So he had no reason to do it, and yet he had every reason. He had never married, never had children, never even lived with anyone. He had chosen to steer clear of any distractions or obligations that might interfere with his writing. He was willing, nay, eager, he said, to make whatever forfeitures were necessary in the pursuit of his art. This was what you had to do if you wanted to be a real writer, he said, if you wanted to strive for greatness, for perfection. You had to be dedicated. You had to sacrifice.

That was why he had moved out to Sudbury nine months before, to that dank, isolated little cottage in which he had lived as an ascetic. The place came with a few basic furnishings, and Joshua kept it spartan, bringing only his files, laptop and printer, clothes, flat-screen TV, and extensive book collection. I visited him there once. Wood paneling and appliances circa 1950s roadside motel, thumbtacked sheets in lieu of curtains. Instead of getting shelves, Joshua had stacked his books against the walls, and then screwed hooks into the floors and wood panels and connected them with a series of bungee cords to keep the stacks from toppling. In the kitchen, he had boxes and boxes of Sapporo Ichiban ramen, purchased from the Japanese market in the Porter Square Exchange. It was, essentially, what he had been eating every meal for weeks. He was like that, obsessive with his habits, eating the same thing or listening to the same album over and over, until he finally got sick of it and switched to something else. He made the ramen with—I’m sorry to report—packaged bologna that he sliced into thin strips, cabbage, and the yolk of an egg.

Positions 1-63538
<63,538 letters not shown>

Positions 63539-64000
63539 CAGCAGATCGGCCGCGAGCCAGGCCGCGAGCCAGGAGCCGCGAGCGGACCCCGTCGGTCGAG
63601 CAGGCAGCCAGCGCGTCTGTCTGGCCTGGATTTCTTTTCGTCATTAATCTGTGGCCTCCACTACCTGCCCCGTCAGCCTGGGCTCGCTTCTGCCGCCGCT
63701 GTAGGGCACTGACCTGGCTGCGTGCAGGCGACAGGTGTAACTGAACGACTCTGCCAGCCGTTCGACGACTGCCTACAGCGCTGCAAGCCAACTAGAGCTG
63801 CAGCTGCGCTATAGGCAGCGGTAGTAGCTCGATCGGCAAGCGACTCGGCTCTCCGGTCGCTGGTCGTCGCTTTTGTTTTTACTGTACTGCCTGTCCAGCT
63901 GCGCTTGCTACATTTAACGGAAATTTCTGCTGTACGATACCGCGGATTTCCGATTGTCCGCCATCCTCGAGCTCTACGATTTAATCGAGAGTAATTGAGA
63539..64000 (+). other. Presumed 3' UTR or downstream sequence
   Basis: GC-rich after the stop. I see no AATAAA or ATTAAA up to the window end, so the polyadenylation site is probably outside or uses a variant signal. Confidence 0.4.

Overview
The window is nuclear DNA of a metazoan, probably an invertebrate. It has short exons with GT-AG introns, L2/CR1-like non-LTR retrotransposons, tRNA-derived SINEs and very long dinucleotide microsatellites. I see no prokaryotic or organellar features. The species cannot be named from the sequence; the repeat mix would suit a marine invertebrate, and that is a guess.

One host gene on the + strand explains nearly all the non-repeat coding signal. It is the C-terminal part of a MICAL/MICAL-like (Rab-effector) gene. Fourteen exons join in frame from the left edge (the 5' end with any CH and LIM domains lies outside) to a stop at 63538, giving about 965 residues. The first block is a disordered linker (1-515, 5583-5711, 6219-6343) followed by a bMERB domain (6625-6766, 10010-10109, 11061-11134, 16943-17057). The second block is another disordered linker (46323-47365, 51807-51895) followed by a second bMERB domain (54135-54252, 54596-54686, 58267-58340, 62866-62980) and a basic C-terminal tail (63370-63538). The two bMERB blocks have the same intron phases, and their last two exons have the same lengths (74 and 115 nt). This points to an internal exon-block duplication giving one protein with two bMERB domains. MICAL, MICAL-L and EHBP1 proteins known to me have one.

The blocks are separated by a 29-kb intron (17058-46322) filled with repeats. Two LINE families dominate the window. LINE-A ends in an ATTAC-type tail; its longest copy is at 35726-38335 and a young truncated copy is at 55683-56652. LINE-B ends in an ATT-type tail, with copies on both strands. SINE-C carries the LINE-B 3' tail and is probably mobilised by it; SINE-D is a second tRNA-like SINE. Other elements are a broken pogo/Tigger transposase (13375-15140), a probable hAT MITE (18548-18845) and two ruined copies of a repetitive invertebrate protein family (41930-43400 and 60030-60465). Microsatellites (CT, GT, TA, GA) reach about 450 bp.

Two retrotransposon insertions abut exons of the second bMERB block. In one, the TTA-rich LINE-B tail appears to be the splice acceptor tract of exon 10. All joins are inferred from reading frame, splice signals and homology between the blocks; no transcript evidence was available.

He would get up early, make coffee, write, eat ramen, write, go for a run, shower, write, drink a beer, eat ramen, write, watch TV (the Red Sox) or a DVD (mindless action thrillers, his taste in movies surprisingly lowbrow), then get into bed with a book. He did this pretty much every day, save for occasional treks out for fast food or takeout meals, and visits to his psychiatrist. His schedule had varied only twice a week during the spring semester when he had had to drive to Wheaton to teach a fiction-writing workshop. He didn’t go into town, didn’t go away for vacations or holidays—only trips to New York for research. His parents were dead, and he had no relatives to speak of. He didn’t have a girlfriend, and he no longer saw any of us, his old friends, albeit our little group had by then fragmented and dispersed of its own accord. That was the extent of it, his life. To me, it was a rather lonely and—I don’t want to say this, but I will—pathetic existence.